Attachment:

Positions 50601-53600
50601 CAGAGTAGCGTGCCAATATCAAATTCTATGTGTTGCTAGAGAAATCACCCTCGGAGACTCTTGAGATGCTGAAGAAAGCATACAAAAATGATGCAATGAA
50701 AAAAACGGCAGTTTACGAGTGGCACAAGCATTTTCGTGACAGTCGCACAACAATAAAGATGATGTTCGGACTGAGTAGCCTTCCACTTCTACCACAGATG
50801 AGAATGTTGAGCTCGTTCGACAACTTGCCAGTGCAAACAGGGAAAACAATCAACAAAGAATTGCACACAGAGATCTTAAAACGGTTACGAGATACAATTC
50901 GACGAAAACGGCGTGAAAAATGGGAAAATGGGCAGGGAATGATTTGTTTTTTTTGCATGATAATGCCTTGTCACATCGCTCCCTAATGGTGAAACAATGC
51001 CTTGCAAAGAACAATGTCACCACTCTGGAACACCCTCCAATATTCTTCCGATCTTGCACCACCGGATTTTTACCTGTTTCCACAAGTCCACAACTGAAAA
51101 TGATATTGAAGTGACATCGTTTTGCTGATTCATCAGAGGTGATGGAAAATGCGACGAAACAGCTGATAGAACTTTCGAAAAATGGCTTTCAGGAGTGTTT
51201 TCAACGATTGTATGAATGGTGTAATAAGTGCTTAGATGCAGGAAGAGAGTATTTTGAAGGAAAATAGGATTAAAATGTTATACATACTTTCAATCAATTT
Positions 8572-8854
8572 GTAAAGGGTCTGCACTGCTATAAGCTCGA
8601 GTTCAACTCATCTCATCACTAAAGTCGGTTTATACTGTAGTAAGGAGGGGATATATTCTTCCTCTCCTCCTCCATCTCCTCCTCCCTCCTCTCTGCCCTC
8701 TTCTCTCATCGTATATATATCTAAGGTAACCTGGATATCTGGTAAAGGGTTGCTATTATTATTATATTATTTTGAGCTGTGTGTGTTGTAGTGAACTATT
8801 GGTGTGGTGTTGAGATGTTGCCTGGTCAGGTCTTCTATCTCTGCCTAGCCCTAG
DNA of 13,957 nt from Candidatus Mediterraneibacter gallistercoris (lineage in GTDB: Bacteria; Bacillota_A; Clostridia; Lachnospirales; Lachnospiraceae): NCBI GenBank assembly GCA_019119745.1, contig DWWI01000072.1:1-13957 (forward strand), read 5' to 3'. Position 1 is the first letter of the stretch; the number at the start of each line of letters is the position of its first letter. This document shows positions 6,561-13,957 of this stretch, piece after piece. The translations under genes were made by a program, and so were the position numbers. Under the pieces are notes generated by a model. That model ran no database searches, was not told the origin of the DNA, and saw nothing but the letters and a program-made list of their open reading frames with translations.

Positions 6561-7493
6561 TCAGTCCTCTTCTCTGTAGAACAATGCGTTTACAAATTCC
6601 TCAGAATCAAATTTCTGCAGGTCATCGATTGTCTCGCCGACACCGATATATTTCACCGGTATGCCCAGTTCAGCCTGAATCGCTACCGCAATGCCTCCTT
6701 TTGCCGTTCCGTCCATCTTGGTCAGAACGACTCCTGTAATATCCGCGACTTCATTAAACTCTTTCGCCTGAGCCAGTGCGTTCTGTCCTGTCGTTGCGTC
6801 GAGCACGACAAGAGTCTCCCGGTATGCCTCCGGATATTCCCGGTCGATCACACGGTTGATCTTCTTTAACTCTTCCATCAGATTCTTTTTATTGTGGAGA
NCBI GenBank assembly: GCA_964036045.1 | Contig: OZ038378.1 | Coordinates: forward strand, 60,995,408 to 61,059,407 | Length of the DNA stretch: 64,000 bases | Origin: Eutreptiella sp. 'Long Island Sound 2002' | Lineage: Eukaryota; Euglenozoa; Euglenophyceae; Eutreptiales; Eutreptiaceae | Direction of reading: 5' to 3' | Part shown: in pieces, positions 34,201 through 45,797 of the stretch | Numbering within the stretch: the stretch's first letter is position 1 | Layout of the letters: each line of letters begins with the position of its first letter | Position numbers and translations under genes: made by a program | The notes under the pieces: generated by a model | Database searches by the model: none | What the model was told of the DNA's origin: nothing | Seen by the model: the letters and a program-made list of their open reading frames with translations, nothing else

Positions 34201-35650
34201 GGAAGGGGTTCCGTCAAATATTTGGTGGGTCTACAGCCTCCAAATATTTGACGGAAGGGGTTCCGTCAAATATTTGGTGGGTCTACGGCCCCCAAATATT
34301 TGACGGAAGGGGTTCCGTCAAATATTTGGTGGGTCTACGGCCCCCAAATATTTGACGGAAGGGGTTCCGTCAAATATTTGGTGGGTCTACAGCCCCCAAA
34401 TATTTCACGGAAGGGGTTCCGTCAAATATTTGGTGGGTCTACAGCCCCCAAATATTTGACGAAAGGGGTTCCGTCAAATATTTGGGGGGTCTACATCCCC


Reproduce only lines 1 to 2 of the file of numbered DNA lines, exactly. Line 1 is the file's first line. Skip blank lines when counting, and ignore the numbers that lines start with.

Positions 50601-53600
50601 CAGAGTAGCGTGCCAATATCAAATTCTATGTGTTGCTAGAGAAATCACCCTCGGAGACTCTTGAGATGCTGAAGAAAGCATACAAAAATGATGCAATGAA